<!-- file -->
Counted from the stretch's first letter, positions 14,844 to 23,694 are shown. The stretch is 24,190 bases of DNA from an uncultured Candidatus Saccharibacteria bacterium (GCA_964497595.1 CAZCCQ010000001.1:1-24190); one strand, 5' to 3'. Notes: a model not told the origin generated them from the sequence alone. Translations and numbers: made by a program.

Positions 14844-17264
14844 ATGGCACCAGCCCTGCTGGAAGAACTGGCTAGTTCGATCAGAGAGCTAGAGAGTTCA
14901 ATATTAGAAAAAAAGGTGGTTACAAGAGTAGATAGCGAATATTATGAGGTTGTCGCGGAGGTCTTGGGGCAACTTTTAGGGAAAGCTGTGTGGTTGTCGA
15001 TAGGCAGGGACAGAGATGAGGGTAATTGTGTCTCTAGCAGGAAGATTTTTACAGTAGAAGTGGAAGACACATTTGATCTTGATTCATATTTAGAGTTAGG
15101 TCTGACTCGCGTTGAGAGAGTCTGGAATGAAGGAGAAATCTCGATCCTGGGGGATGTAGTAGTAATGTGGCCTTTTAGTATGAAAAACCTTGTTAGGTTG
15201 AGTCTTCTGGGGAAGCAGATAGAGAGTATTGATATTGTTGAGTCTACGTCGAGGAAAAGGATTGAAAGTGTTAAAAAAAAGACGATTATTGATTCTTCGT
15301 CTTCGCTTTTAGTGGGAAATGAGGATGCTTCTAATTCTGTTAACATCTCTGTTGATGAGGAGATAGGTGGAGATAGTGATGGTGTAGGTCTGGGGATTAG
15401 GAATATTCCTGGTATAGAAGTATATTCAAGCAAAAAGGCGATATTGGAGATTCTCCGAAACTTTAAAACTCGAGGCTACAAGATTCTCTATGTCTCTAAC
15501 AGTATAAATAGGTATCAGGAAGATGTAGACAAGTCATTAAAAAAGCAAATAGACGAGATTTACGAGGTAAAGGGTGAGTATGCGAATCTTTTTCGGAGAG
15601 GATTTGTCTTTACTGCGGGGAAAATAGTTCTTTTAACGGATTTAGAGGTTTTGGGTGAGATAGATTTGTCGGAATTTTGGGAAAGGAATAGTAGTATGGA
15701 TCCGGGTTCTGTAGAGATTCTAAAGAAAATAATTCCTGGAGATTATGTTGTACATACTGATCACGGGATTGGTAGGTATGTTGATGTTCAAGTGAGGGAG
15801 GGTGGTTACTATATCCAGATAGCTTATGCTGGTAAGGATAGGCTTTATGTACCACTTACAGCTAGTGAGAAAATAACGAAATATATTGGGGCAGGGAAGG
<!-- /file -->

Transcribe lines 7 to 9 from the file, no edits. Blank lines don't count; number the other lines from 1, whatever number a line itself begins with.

15201 AGTCTTCTGGGGAAGCAGATAGAGAGTATTGATATTGTTGAGTCTACGTCGAGGAAAAGGATTGAAAGTGTTAAAAAAAAGACGATTATTGATTCTTCGT
15301 CTTCGCTTTTAGTGGGAAATGAGGATGCTTCTAATTCTGTTAACATCTCTGTTGATGAGGAGATAGGTGGAGATAGTGATGGTGTAGGTCTGGGGATTAG
15401 GAATATTCCTGGTATAGAAGTATATTCAAGCAAAAAGGCGATATTGGAGATTCTCCGAAACTTTAAAACTCGAGGCTACAAGATTCTCTATGTCTCTAAC